Sinners in the Hands of an Angry God: Annotated
Jonathan Edwards’s sermon reflects the complicated religious culture of eighteenth-century America, influenced not just by Calvinism, but Newtonian physics as well.
Adam Smith, Revolutionary?
By 1800, Smith—once considered a friend of the poor and an enemy of the privileges of the rich—was already being refashioned into a icon of conservatism.
A Nation in Decline, as Always
What does it really mean for a nation to be “in decline?” And why does it make for such appealing political rhetoric?
Colonialism Created Navy Blue
The indigo dye that created the Royal Navy's signature uniform color was only possible because of imperialism and slavery.
How YouTube Is Shaping the Future of Work
Americans expect our jobs to provide us with not just money but fulfillment. For many, YouTube represents exactly that promise.
The Silkwomen of Medieval London
A group of skilled women ran the silk-making industry in 15th century London. So why didn't they protect their workers' rights by forming a guild?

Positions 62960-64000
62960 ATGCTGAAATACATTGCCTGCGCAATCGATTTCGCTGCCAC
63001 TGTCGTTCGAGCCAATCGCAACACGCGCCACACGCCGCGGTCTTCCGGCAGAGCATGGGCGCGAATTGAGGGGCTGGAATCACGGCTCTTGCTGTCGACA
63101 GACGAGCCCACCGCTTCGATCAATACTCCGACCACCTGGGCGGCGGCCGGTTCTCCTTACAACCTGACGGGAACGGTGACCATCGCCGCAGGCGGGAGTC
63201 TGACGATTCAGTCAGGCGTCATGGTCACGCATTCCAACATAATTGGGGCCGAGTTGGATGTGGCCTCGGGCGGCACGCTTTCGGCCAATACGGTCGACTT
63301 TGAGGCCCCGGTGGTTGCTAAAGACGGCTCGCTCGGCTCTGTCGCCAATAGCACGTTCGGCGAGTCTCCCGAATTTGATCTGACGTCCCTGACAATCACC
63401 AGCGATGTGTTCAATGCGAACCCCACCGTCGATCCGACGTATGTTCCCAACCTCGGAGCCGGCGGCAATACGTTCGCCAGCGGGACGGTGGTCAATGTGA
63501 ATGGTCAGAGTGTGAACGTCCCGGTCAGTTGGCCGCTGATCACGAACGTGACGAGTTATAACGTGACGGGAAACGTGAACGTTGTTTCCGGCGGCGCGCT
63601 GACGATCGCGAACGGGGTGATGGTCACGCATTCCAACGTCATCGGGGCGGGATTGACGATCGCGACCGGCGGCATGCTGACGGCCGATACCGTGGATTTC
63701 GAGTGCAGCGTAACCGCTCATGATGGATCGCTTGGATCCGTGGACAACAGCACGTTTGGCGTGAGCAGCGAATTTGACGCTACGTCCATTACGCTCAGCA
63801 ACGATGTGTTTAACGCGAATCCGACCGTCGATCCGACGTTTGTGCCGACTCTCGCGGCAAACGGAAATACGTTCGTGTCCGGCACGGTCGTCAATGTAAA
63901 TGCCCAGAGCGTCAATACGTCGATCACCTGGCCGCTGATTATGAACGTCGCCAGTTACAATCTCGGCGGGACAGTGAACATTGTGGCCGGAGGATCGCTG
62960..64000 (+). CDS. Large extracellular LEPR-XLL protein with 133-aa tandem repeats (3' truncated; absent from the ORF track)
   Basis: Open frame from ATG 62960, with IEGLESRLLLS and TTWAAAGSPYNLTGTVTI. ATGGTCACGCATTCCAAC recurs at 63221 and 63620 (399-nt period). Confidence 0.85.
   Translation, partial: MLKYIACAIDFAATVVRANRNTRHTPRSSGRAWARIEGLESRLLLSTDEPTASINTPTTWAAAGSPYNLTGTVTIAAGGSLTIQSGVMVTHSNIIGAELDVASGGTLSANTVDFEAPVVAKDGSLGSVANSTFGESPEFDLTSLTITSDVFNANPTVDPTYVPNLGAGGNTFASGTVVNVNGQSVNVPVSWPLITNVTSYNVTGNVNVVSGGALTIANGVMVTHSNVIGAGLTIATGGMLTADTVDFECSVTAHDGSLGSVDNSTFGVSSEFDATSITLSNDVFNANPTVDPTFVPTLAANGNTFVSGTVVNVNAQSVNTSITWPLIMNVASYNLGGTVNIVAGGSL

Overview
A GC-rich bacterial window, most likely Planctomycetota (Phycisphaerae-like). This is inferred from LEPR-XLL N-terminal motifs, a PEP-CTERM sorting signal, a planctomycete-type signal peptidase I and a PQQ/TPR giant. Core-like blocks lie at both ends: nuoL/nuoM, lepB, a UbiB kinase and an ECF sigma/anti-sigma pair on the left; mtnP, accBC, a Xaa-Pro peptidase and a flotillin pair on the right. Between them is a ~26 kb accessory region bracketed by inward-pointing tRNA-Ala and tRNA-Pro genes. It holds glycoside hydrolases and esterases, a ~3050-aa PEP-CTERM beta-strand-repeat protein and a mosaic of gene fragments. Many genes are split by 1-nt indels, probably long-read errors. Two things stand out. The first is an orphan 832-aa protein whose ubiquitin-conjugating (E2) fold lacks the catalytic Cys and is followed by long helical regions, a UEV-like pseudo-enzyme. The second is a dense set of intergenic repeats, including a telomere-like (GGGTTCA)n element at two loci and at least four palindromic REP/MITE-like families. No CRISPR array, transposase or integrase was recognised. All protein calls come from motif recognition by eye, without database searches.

The Roots of Privatization
The great turn towards privatization is usually thought to have begun in the 1970s, with Chile's dictatorial regime, but its roots go back further than this.
Why India Once Led The Fashion Industry
India led the fashion world in the 16th and 17th centuries through cotton fabric, design motifs, and its customer-centric market system.
The Candid Appeal of the Advertising Show Card
A hand-painted show card evokes a certain nostalgia and humanity that machine-made signs can never arouse: It suggests honesty.